Bill Craig loses a debate! (and all sorts of goodies are revealed)

William Lane Craig recently debated Stephen Law on the question “Does God Exist?” (the audio is available here)

I’ve listened/watched/read loads of Craig’s debates and I think he’s comfortably won every encounter. However, I think that Stephen Law actually got the best of him in this excellent debate, and provided better arguments for the claim that “God does not exist” than Craig did for the claim that “God does exist”, at least so long as “God” is defined with philosophical rigour. In fact, the brilliance of Law’s approach to the debate is that it completely concentrated on disproving (or providing evidence against) one of God’s attributes, not ALL of them; in particular, he attacked the good character of God. He employed an argument involving the notion of an “Evil God” and Craig in fact let out an admission which gave Law’s strategy great power, which is that the definition of God necessarily implies God’s goodness. And indeed that is the philosophically correct way to understand God. But that means that, so long as Law could successfully argue against God’s goodness, Law would, by virtue of doing that, be arguing against the existence of God. So long as one attribute of God is shown to be rationally untenable, God full stop is shown to be rationally untenable. I think he pulled off his strategy brilliantly.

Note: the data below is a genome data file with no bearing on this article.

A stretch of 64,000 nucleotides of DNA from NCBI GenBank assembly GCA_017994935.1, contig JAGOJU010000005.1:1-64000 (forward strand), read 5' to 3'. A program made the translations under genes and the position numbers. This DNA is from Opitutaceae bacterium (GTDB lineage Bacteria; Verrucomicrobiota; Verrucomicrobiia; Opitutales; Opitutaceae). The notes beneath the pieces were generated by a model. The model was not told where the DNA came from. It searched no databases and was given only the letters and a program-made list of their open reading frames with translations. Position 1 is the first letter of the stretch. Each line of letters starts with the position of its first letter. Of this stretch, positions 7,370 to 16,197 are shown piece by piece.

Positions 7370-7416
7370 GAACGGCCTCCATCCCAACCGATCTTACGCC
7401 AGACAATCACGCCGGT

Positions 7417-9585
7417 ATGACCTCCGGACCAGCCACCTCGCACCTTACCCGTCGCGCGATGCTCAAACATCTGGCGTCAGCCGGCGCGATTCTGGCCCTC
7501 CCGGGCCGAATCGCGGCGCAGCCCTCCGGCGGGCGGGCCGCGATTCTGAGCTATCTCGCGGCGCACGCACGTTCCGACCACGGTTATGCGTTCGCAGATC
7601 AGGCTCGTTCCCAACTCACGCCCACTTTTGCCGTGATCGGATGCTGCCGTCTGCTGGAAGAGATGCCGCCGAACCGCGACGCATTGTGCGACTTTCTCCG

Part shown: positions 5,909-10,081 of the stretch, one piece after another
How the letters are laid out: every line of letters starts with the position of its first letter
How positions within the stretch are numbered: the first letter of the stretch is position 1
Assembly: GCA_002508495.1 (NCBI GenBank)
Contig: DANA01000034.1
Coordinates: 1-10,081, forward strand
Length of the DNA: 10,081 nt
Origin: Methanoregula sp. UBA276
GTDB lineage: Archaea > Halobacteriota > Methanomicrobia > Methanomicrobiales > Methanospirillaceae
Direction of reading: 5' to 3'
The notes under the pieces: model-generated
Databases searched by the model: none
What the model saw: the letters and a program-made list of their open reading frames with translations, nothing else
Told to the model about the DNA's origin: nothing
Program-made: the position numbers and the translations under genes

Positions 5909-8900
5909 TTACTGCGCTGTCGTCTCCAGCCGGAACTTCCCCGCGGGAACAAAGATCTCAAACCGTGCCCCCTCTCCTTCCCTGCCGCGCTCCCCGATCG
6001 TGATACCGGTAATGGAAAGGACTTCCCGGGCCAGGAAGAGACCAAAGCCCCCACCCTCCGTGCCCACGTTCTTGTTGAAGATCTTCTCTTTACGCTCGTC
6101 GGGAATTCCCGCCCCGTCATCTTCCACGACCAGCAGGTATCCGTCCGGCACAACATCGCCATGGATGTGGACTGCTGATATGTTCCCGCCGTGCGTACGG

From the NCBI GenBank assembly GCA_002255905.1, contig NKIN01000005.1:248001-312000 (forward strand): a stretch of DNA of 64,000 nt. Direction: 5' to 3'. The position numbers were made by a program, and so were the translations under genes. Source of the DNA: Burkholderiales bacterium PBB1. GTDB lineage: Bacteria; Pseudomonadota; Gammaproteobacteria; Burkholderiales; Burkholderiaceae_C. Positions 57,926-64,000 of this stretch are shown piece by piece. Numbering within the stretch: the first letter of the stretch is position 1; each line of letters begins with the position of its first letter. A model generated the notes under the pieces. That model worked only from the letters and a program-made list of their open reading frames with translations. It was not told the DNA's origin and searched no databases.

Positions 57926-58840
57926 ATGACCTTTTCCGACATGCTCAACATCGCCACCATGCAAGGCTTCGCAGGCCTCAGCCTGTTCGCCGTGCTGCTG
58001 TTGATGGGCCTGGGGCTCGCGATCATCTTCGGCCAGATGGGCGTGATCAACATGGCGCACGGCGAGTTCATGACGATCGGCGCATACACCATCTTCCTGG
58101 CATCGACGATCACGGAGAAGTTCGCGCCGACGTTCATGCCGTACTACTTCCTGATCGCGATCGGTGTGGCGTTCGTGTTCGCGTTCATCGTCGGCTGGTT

Craig opened with only three of his usual arguments for God’s existence, the Kalam Cosmological Argument, the Moral Argument and a (very) minimal facts case for the resurrection of Jesus. Craig normally brings 5 arguments and I think his dropping two actually suited Law well. Law didn’t touch the KCA since his strategy was to target only God’s goodness and that argument doesn’t say anything about the character of the first cause of the universe. Craig didn’t go into nearly enough detail with the resurrection argument for it to be at all dialectically useful. I can’t imagine any non-Christian being persuaded from that extremely bare bones presentation. He reduced the standard 4 or 5 facts to a mere 3 and relied solely on authority to uphold them, rather than delve into the reasons why they are generally conceded as facts. As such, Law didn’t have to do much to shake the audience’s confidence in the case except point out some general worries that “supernatural” theories have when appealed to as the best explanation. Because of this the debate was entirely focussed on the moral argument and Law’s rather novel and intriguing argument from “Evil God”, or “Anti-God” as Craig re-named him.